"You're Not Sick. Go To School!"
I was never pampered growing up in a home with a father who was a doctor, who in turn was also the son of a doctor. I was often told that I didn't need to take any medicine because I would simply get over any discomfort or illness I felt.
Unless I had something extremely contagious or was throwing up in front of him, my father - like his father before him - would say, "You're not sick. Go to school!".
And go to school is just what I did.
Just as I rarely missed a day of school, today I almost never miss a day of work due to illness. I go to work unless I physically cannot stand up. I almost never go see a doctor and I rarely take medicine when I am sick because it has been so ingrained in me that I'll just get over it.
During Rosh Hashana this year, I came down with bronchitis. Unfazed, I went to work after yom tov with laryngitis and had to whisper to my co-workers to communicate. I continued fits of coughing throughout Aseres Yemei Teshuva and would spend more than an hour each night coughing on the couch downstairs before I fell asleep exhausted, sweaty, and with tears in my eyes. Nevertheless, I thanked Hashem for all the coughing and asked Him to consider it as a kapara; understanding that this sickness was for my ultimate best.
Throughout Kol Nidrei and Yom Kippur I continued to experience fits of coughing and numerous people told me that I needed to go see a doctor so that I didn't catch pneumonia.
Finally, after yom tov was over, I called my father and he diagnosed me over the phone. He called in a prescription for me for some antibiotics and cough syrup, and by Sukkos I felt better.
Although my propensity not to take medicine is based solely on my upbringing, I have noticed that both the Degel Machaneh Ephraim and Rebbe Nachman of Breslov advised others not to rely on medicine and to stay away from doctors. Rabbi Chaim Kramer even wrote,
"You can tell a Breslover Chassid by his medicine cabinet. Unlike the rest of the world, his medicine cabinet is not full."
On the very first page of his sefer in Parshas Bereishis, the Degel Machaneh Ephraim taught that if a person has real emuna he would never need to take medicines or use any other cures. He would be able to rely on arousing Hashem's compassion to heal him solely by means of davening and learning Torah.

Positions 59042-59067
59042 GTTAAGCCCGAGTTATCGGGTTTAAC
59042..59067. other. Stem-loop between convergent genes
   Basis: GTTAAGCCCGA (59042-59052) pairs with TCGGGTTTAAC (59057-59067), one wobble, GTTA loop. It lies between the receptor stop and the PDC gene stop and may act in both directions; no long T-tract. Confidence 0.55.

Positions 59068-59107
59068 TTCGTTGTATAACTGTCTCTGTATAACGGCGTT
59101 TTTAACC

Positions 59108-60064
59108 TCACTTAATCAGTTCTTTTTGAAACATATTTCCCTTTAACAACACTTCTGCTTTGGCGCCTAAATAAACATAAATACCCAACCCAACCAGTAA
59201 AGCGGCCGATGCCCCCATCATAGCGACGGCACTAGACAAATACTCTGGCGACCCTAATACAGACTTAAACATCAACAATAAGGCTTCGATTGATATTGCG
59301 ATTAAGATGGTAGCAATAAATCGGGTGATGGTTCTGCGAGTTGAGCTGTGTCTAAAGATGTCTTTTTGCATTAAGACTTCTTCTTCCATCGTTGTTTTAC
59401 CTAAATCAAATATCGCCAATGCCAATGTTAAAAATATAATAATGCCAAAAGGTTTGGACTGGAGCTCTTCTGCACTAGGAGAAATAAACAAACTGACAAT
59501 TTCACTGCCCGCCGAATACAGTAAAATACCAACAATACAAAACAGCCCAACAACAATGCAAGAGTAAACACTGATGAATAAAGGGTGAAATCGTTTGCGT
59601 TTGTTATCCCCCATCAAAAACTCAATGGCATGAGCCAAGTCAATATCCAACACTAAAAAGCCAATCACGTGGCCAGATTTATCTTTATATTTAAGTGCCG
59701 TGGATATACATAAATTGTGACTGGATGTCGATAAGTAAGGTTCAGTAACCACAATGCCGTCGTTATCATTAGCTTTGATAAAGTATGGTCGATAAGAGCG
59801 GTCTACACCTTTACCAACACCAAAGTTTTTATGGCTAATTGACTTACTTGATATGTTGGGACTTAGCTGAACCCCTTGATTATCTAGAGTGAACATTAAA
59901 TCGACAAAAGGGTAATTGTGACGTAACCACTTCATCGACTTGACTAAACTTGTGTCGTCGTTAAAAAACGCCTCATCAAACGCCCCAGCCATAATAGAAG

Similarly, Rebbe Nachman of Breslov taught,
"It is best to rely only on Hashem. Someone who does not, has no option but to devise all kinds of complicated methods of trying to get what he needs. If he is sick, for example, he may have to look for all kinds of special drugs and medicines, and often the ones he needs are not available where he lives, while those which are available are useless for his condition. But the goodness of Hashem reaches everywhere. Hashem has the power to cure all wounds and illnesses. He is always available. If you are ill, you should rely only on prayers and supplications. They are always available, and they will certainly help. If you depend on doctors and medicines you will have to do a lot of searching because you will have to look for the right doctor with the right medicines. And it is usually impossible to find them, because doctors do more harm than good."
With these two teachings in mind, do you think that the approach I take towards sickness and healing is extreme and misguided, or does it somewhat conform with the approach of the Degel and Rebbe Nachman?